As you all know by now, Bonnie Tyler did not fare as well at Eurovision as some had hoped. But, in placing 19th, at least she fared better than Engelbert Humperdink, who finished second-to-last above only Norway’s Tooji.
In the run-up to Malmö and at the competition itself, Bonnie turned into a name dropping machine with 3 in every 10 words seeming to be “Rocks and Honey”—the name of her new album. (We’re serious. Read one of her press conference transcripts here). It’s obvious that she was going after publicity rather than the microphone-shaped winner’s trophy. If she actually wanted to win she could have done a lot better with other tracks on the album (namely “This Is Gonna Hurt” and “Sunshine”). Now that she’s had her three minutes in the Eurovision spotlight she must be asking herself if it was really worth it.
One week after the contest “Rocks And Honey” is nowhere to be found in the U.K. album Top 100. And “Believe in Me” isn’t even in the U.K. Top 100 singles anymore (it did manage to chart at #96 last week). You may think it’s just further proof the U.K. lacks interest in Eurovision. But a series of other Eurovision songs suggests otherwise. “Only Teardrops”, “Tomorrow”, “You” and “I Feed You My Love” are charting at 16, 66, 72 and 80 respectively. Even Loreen’s “Euphoria” from 2012 is doing better than “Believe in Me”. It jumped 113 places to reach 75.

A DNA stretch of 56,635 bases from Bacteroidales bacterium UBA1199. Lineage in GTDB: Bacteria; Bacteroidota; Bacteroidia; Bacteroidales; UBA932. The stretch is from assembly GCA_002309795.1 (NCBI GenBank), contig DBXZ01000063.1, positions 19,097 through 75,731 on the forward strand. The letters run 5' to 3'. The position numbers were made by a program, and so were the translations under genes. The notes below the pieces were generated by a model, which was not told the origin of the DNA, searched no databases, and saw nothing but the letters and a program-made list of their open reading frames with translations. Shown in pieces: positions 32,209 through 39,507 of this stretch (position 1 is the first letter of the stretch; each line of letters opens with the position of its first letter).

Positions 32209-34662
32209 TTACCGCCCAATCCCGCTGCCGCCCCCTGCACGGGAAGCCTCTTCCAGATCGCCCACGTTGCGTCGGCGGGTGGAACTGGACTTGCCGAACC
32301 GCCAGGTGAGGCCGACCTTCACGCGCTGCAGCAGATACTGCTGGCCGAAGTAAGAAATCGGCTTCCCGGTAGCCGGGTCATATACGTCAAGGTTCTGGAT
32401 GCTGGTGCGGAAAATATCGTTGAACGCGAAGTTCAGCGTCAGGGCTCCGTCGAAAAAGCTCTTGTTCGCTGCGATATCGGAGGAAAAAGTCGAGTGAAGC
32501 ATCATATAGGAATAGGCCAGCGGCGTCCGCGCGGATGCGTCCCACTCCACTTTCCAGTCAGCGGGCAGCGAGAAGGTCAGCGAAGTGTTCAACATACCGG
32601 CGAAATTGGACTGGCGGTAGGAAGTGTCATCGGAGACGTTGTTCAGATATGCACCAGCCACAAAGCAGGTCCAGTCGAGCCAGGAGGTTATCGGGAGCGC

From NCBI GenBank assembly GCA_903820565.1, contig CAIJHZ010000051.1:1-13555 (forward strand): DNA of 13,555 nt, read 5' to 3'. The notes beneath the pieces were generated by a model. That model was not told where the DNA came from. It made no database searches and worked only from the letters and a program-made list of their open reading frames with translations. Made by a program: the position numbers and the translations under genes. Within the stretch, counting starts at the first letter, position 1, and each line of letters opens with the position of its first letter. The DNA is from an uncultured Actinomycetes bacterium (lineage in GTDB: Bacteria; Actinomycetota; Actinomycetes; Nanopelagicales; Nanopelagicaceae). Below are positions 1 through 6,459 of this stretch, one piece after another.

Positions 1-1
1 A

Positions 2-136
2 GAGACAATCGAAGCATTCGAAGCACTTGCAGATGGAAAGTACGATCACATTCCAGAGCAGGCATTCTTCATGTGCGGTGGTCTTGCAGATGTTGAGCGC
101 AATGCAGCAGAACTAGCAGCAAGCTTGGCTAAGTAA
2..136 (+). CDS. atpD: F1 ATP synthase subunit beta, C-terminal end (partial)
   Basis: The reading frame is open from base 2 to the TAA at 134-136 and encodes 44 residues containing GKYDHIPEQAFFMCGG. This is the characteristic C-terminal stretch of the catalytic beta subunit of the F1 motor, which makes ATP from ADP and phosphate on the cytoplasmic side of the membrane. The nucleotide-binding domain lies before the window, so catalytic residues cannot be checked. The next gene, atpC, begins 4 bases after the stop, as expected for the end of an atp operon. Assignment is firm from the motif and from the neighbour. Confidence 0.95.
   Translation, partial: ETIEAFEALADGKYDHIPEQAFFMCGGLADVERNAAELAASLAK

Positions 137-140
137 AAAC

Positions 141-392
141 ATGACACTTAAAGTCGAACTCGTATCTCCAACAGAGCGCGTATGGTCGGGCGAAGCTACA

You may think that’s only the U.K.’s reaction. As everyone in the U.K. knows, Bonnie Tyler is really popular in Europe, as the BBC kept proclaiming this Eurovision season. Surely this would have done a little better on the continent. That’s where this goes horribly wrong. Eurovision has done nothing for her in mainland Europe either. After the grand final, “Rocks and Honey” did not move past its peak position in Denmark, Germany and Switzerland, where it had already reached spots 28, 59 and 59, respectively.
Bonnie asked Europe to believe in her. Those who did were duped.
Photo: Dennis Stachel (EBU)